In the last month there have been two very emotionally charged letters written by Jody Benson, a Sierra Club member, to the editor demanding a ban on plastic shopping bags in Los Alamos County. Understandably this topic is going to generate a lot of discussion because it concerns how people choose to shop and live their lives.
Before we ban plastic bags and allow needleless government intrusion into a private transaction, let’s look at some facts regarding plastic shopping bags. Plastic bags are made of #2 (high-density polyethylene HDPE) or #4 (low-density polyethylene, LDPE), both of which are 100 percent recyclable through the “Bag-2-Bag” program Smith’s participates in.
Smith’s also recycles its own cardboard and other waste, thus not impacting the County’s solid waste system. Ninety percent of plastic shopping bags are reused in households. The most common reuse is to line trash cans, and to dispose of pet waste.
Recycling efforts are on the rise and increase every year. From 2006 to 2011 recovery of HDPE and LDPE increased 55 percent. As time passes public awareness of recycling has grown, in addition to this, access to recycling facilities is becoming more widespread and available to individuals and municipalities. Los Alamos County has a dynamic recycling program in place and is proactive in improving its efforts in recycling.
Plastic bags make up less than .5 percent of the municipal waste stream in this country. Look around your house and note all of the things that go into your trash can – both the green barrel and the blue barrel. A plastic shopping bag is one of the smallest things in the there.
Bans really do not solve the issue of litter, or reduce what goes into a landfill. Again, look around your house and take an inventory of what you are throwing away. Plastic bags are not the problem. Banning them is a “feel good fix” with little impact on the real issue of how to reuse and recycle plastics.
Where bans are in place, the use of alternative plastic bags rises. People, will and do, buy their own trash can liners and pet waste bags to replace the plastic bags they no longer get from the store. These replacement bags are heavier weight plastic and will end up in a landfill. It’s better to reuse the lighter weight bags from the store, and recycle them when they no longer are needed.
Plastic bags are more sanitary and help to prevent the spread of food borne illness. Unless you are washing your cloth bags after each use, you run the risk of cross contamination from things like salmonella and E.coli. If you leave your bags in the car, as most people do, bacteria grow even faster, and will make people even sicker. In cities where bag bans are in place there has been an increase in the reported cases of food borne illness, especially among grocery store employees.
In addition to these facts there is the issue of personal choice, which for me is the most important part of this debate. When I go into the store and shop, it is a private transaction between me and Smith’s. I do not want the government, at the behest of the Sierra Club, stepping in telling me how to carry home my groceries. What will the Sierra Club want to ban next? Will the organization ban plastic shampoo bottles or milk cartons? How about cereal boxes and margarine tubs? Where does it stop? Everything we use and consume has an impact. Instead of banning things, let’s be smarter about what we are using, and practice good stewardship of our resources.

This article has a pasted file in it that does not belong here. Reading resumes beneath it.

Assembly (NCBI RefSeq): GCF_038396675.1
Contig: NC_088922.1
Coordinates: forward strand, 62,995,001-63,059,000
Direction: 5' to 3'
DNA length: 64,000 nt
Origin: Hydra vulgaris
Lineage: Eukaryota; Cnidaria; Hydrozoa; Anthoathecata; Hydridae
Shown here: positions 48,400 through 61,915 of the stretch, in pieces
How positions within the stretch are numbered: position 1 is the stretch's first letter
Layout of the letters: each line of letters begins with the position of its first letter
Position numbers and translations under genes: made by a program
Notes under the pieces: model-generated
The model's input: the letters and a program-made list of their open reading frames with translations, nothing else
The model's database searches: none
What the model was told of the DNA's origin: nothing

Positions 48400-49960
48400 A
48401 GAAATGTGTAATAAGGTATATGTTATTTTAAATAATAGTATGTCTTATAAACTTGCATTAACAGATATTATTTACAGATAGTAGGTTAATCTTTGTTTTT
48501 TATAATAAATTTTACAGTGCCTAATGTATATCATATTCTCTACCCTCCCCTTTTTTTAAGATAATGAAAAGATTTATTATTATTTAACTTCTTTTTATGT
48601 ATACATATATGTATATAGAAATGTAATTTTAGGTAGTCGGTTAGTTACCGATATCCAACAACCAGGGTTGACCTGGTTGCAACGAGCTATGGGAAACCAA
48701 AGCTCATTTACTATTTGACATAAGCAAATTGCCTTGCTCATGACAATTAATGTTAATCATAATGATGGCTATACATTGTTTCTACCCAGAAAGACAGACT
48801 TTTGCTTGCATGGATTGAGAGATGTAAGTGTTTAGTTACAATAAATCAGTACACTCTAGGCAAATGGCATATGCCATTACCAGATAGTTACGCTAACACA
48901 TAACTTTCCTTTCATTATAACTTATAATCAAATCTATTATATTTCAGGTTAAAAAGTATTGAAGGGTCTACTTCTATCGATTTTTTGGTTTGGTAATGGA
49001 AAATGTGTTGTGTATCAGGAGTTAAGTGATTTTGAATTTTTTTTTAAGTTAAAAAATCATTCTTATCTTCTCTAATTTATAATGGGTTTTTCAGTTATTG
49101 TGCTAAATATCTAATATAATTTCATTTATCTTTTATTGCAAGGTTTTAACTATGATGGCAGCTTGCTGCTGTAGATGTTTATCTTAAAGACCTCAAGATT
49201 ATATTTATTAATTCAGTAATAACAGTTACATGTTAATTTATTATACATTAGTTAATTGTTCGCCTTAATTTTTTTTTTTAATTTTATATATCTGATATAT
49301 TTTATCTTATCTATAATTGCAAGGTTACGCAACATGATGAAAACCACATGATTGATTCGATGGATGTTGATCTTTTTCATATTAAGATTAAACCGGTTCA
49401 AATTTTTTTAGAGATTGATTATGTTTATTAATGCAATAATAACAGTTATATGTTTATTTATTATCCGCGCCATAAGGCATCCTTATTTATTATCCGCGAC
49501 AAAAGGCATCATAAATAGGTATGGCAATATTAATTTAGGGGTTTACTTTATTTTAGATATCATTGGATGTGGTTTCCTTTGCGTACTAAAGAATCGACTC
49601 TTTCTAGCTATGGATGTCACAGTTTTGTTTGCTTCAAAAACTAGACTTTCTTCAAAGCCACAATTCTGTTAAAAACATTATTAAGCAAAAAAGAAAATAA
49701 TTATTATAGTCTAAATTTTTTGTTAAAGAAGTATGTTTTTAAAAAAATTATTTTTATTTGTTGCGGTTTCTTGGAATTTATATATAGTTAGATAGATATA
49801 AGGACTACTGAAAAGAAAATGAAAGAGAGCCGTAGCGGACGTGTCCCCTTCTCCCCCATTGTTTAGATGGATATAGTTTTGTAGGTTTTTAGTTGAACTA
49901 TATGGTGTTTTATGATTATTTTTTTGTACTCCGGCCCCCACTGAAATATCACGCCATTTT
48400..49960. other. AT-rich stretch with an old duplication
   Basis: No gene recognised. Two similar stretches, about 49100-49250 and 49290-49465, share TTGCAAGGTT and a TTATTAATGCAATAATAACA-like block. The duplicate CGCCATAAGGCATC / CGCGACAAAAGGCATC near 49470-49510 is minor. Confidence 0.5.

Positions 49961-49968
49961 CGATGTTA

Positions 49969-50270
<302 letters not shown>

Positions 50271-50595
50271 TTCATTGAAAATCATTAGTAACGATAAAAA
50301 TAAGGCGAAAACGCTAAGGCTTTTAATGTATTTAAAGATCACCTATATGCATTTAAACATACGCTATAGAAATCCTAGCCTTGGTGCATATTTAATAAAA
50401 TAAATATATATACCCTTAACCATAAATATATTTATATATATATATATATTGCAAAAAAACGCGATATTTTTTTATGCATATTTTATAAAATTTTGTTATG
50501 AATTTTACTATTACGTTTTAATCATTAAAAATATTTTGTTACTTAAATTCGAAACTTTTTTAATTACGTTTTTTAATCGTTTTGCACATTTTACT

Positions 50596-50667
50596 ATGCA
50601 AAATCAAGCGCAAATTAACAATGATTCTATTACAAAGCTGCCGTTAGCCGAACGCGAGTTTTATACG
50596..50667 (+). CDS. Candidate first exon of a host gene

As has been mentioned, plastic bags are 100 percent recyclable. If you’re not going to reuse them, drop them in the barrel at Smith’s. As individuals and communities look for solutions to solid waste, the market, through innovation, will provide the solutions. If we start banning things, there is no reason to innovate and to be proactive with how we deal with our garbage. We are not solving anything with a ban on plastic bags.
If you stand at the exit of Smith’s, you will also observe many people walking out with their own bags, which is great. We are already governing ourselves when it comes to using and reusing plastic bags. Why does the government need to solve a problem that does not exist? Why do some people feel the need to force others to adopt their lifestyle choices, too?
If an individual wants to use cloth bags, they should. If someone wants to use plastic bags, that should be an option as well. One of the best things about living in Los Alamos is that we are very happy to let each other live our lives as we please, free of guilt and judgment. There is very little pressure to conform to a certain way of life, or to keep up appearances here. We need to keep that civic mentality alive because it makes this town a nice place to live.
I have started a group called “Save the Bag: Los Alamos” on Facebook and a blog, found at http://savethebaglosalamos.blogspot.com/. My goal is to provide as much information to people, free of emotion and hyperbole, on the subject of plastic bags so that people of Los Alamos can make their own informed and reasonable decision on this issue. I hope that people will take the time to come and see what we have to say, and consider that banning plastic bags is not the solution to garbage in this town.